Since the early ‘60s consistent migratory flows, mainly from ex-colonies, have affected many European states, making the EU contemporary demographic context increasingly characterized by
the presence of non-EU citizens.
Cova da Moura is an area of 20 hectares located in the northern suburbs of Lisbon, built by the first
Cape Verdeans who, starting in 1975, year in which Cape Verde reached independence,
began to emigrate to the Lusitanian capital.
As result of the constant migration flow, Cova has become a unique district in the European panorama thanks to its mono-ethnicity: to date, 80% of the approximately 6,000 inhabitants are of Cape Verdean origin,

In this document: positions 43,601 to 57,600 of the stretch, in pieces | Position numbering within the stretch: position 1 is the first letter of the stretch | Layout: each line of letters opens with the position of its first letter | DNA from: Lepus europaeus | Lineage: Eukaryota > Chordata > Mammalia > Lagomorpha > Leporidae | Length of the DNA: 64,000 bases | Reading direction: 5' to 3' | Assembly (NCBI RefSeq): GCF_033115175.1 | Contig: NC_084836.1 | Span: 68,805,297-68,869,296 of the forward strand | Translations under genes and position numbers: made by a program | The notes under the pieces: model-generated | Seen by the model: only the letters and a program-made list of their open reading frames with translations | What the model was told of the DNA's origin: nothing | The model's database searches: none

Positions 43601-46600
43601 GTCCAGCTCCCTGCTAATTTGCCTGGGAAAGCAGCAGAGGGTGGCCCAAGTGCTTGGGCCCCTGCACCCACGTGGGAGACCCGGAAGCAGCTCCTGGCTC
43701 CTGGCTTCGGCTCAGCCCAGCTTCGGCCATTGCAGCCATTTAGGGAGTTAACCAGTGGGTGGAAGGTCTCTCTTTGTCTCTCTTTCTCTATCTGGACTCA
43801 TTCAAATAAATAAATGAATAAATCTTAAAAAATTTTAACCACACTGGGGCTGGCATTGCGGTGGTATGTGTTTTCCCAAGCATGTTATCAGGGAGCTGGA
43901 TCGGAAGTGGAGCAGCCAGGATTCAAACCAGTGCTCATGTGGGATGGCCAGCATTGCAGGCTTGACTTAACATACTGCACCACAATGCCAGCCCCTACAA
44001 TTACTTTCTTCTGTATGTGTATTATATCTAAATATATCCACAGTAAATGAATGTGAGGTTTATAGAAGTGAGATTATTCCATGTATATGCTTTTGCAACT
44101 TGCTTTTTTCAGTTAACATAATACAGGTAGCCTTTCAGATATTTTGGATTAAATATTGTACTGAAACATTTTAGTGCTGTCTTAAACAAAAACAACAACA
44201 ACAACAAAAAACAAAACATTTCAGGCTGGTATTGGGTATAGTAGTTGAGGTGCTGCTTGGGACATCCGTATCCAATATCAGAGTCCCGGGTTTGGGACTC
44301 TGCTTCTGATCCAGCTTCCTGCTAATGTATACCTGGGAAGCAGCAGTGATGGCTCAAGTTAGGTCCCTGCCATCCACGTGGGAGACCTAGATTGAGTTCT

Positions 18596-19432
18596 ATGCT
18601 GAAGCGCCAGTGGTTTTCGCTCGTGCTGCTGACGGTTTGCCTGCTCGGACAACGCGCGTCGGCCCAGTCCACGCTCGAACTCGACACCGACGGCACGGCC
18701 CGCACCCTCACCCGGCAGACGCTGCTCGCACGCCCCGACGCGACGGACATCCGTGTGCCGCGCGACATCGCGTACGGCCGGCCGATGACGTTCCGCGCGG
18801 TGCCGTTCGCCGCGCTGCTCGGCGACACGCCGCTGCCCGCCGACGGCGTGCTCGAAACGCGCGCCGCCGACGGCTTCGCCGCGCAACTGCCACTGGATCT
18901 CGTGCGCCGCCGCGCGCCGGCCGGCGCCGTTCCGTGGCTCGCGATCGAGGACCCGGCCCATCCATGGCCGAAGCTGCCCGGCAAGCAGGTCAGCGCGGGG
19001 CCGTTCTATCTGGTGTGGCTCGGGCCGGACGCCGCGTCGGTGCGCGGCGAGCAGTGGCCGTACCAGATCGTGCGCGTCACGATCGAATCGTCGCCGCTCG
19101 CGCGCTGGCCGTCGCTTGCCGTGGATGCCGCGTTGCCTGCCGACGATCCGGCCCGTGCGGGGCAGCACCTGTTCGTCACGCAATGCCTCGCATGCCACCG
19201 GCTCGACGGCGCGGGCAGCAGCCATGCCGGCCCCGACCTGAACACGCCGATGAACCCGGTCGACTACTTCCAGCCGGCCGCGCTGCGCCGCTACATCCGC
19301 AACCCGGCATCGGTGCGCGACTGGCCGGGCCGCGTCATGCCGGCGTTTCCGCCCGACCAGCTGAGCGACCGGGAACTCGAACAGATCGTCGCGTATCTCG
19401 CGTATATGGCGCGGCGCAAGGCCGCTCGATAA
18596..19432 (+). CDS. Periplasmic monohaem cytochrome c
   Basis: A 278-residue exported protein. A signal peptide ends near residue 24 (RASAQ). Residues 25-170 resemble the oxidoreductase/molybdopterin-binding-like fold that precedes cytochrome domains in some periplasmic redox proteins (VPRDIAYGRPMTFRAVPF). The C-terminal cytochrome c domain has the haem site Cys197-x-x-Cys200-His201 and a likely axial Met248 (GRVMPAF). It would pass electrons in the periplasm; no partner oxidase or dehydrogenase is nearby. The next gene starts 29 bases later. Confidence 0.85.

a feature that makes this Lisbon hinterland area a small nation inside the Portuguese State.
The complicated social dynamics of the neighborhood made that, in the common perception,
the name of Cova da Moura has become synonymous with fear, social insecurity and violence.
In the narrow and colorful streets of Cova, however, is hidden a cultural heritage,
a perceptible sense of belonging of a foreign and immigrant people who,
thanks to a strong attachment to their roots,have created a neighborhood
reflection of their homeland and expression of their national identity.